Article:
I appreciate the case law. Principle seems to be that for motion to dismiss for failure to state a claim, issues of law, rather than issues of material fact, are operative.
Basically, OP has not even been served, but is concerned that if served it
might be difficult to prove SOL as an affirmative defense. Some question here as to who would have the greatest burden of proof.
Best case would be that, if served, complaint on its face shows action barred.
Key to that scenario is that complaint alleges date of accrual.
I had just the experience about which OP is concerned.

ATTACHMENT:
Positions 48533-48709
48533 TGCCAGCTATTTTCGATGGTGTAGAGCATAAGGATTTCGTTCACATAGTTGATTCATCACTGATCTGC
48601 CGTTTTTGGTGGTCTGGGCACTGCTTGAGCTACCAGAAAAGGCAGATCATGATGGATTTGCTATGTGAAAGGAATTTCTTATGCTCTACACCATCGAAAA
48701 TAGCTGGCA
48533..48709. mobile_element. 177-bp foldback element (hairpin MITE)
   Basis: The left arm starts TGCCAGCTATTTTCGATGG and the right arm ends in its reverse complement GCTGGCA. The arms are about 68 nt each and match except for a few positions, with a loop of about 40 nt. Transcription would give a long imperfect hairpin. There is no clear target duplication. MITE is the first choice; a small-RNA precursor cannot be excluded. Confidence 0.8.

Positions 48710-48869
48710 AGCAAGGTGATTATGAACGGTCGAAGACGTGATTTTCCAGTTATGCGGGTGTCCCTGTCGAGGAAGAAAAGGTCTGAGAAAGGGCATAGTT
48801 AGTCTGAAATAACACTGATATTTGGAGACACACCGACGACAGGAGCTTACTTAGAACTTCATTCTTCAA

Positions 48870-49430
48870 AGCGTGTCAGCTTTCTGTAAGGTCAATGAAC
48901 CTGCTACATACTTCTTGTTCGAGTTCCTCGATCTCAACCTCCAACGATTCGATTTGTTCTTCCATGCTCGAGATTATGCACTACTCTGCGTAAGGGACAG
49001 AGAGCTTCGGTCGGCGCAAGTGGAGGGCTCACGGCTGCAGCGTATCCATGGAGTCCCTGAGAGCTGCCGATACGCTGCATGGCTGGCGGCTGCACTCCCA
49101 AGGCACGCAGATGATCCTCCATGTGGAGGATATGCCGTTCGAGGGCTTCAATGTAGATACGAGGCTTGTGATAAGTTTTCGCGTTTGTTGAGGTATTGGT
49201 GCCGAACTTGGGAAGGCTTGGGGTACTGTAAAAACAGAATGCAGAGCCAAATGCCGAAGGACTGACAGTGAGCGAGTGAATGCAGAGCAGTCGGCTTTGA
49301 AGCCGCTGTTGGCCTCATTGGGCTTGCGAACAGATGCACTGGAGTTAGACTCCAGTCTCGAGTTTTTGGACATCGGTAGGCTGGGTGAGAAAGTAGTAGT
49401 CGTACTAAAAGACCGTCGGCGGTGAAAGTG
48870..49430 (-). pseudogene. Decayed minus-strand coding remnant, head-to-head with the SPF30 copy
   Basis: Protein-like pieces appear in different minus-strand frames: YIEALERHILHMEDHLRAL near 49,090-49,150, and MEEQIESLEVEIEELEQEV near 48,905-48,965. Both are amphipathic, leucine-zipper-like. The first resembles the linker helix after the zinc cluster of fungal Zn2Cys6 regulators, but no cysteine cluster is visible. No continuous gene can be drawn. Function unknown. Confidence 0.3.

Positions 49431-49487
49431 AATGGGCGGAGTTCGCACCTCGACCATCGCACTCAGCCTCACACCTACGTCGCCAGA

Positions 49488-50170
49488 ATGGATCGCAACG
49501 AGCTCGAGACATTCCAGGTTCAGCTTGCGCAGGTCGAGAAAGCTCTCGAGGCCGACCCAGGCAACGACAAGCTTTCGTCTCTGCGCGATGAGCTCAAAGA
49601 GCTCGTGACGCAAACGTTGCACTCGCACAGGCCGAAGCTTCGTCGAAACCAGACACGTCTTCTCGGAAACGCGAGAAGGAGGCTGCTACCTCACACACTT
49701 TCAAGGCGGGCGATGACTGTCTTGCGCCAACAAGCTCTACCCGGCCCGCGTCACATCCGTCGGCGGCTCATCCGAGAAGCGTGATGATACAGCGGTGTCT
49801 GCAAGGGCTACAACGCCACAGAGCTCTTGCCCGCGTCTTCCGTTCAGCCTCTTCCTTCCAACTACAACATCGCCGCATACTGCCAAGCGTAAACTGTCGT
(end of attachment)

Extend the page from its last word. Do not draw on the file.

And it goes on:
Action was time-barred, but complaint lacked allegation of date of accrual.
It might not have been entirely correct, but I filed a motion to dismiss
for failure to state a claim. My reasoning was that, ultimately, plaintiff would have to allege a date of accrual to prove that the court had subject matter jurisdiction. That is a threshold issue, and the court certainly would not want to waste time on a case for which it lacked jurisdiction.
On its own, plaintiff filed an amended complaint, which alleged the date of accrual. On that basis, I was able to file a motion to dismiss because, on its face, the pleading showed that the action was barred. I never admitted to the debt. Only procedural law was involved. No discovery was necessary.
Perhaps in the case just described a motion for more definite statement would have been more correct.